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Pingree and Collins Oppose Trump’s Demand That Congress Cut $15B In Rescission Package

AP Photo
U.S. Sen. Susan Collins and U.S. Rep. Chellie Pingree

President Trump has sent a proposal to cut $15 billion in previously approved spending as a way to control increasing budget deficits. The strategy bypasses the normal appropriations process and is coming under fire from members of Maine's Congressional delegation.

The proposal, which uses a strategy known as the rescission process, uses a little-known section of the budget law that allows a president to propose eliminating funding from programs that have has yet to spend it all. The proposed cuts would go directly to the floor for a vote, bypassing the normal budget process.

Maine Congresswoman Chellie Pingree is a Democrat who serves on the House Appropriations Committee.

“There is a $5 billion cut to children’s health care in there, that just doesn’t even pass the straight face test," Pingree says. "That we are going to give a tax break to some of the wealthiest people in the country, and then we are going to take $5 billion back from children’s health care. It just doesn’t make any sense.”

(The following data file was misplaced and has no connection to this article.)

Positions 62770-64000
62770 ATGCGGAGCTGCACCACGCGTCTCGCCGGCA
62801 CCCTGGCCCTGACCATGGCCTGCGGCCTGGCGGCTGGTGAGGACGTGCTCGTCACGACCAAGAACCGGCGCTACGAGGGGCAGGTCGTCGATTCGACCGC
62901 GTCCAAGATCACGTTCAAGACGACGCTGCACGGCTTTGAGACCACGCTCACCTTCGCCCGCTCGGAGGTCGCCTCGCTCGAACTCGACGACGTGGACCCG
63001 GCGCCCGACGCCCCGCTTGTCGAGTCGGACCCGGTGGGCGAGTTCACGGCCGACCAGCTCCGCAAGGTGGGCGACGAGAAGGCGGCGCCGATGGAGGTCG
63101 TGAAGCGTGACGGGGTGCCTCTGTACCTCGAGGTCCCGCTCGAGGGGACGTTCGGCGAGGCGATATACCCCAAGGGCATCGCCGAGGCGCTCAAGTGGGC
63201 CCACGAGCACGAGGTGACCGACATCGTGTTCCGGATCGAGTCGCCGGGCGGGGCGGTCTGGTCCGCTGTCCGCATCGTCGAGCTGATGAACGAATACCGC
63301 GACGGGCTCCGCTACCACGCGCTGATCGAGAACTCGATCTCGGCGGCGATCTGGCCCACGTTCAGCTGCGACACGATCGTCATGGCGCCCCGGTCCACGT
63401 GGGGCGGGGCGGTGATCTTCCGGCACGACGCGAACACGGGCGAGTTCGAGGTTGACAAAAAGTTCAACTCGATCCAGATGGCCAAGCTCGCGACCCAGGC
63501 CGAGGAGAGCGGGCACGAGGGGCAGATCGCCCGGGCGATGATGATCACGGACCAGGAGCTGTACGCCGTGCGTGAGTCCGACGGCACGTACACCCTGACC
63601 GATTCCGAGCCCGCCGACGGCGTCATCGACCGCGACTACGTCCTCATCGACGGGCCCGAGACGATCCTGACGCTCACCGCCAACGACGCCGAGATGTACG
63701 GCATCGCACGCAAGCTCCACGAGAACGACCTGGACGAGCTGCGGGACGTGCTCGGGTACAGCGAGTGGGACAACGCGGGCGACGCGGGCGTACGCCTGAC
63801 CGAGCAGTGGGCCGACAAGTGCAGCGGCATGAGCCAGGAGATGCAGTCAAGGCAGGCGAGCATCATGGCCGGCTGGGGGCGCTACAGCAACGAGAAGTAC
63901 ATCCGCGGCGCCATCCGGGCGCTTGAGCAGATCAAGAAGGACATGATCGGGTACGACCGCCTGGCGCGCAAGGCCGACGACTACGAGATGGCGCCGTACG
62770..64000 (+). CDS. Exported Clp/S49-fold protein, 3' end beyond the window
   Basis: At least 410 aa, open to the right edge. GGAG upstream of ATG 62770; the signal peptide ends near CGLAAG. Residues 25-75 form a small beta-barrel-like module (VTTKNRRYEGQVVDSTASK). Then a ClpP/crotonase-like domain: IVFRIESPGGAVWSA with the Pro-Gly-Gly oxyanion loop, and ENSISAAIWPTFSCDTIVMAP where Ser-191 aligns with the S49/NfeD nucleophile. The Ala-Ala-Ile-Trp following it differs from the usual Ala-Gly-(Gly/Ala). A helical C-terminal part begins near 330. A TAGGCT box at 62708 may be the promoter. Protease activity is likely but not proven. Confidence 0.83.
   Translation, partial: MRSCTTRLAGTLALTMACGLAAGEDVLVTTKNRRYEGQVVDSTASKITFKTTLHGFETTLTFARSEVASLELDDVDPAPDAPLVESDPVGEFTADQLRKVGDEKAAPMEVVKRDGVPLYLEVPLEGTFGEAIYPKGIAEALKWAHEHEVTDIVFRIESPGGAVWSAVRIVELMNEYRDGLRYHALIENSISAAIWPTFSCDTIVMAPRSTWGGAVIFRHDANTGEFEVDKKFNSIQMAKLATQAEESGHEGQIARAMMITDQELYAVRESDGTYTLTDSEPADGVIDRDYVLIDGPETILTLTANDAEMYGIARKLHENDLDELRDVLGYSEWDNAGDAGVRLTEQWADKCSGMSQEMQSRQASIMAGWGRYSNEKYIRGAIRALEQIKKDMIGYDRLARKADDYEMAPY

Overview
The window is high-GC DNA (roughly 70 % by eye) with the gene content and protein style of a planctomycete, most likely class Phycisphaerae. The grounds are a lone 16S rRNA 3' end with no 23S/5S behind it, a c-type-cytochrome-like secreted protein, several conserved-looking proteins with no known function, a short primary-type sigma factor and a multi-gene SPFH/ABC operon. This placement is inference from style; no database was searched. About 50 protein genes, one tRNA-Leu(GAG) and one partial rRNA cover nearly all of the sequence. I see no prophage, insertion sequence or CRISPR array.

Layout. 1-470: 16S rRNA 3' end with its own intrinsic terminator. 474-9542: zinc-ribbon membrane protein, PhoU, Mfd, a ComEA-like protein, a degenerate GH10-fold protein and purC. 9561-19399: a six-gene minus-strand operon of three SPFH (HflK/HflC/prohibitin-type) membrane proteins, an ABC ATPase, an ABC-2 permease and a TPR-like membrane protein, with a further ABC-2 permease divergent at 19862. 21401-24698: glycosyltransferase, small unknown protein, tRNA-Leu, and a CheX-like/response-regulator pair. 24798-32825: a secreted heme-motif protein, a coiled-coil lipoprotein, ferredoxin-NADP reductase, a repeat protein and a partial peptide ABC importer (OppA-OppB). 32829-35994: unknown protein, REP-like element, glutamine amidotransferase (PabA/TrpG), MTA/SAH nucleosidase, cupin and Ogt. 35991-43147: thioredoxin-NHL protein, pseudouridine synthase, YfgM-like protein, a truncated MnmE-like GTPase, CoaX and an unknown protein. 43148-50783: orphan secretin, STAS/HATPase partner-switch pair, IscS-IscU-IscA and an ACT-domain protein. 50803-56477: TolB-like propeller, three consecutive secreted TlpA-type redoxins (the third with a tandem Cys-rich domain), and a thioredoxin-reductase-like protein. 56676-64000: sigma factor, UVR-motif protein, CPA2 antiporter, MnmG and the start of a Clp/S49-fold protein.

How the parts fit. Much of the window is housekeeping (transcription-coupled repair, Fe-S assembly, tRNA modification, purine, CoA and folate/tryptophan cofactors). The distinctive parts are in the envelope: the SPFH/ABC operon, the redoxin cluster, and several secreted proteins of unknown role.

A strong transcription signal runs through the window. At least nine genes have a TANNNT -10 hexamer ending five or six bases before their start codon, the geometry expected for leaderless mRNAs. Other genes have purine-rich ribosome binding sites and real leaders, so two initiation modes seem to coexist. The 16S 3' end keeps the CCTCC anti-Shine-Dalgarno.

She says there are also proposed cuts to disaster assistance which she calls "ridiculous."

“I would certainly hope the Senate will stop it if we can’t because there are a lot of cuts in there that would hurt Maine,” Pingree says.

Republican Senator Susan Collins, who serves on the Senate Appropriations Committee, says she opposes the process that President Trump is using.

“I view the administration package as advisory. I think it would be better to incorporate it into the regular appropriations process,” Collins says.

Collins says the appropriations committees regularly review unspent balances as part of their work. She doubts the Senate will even consider the rescission bill and will use the normal appropriations process to program budgets.

If approved by Congress, the cuts would represent a tiny fraction of total government spending this year.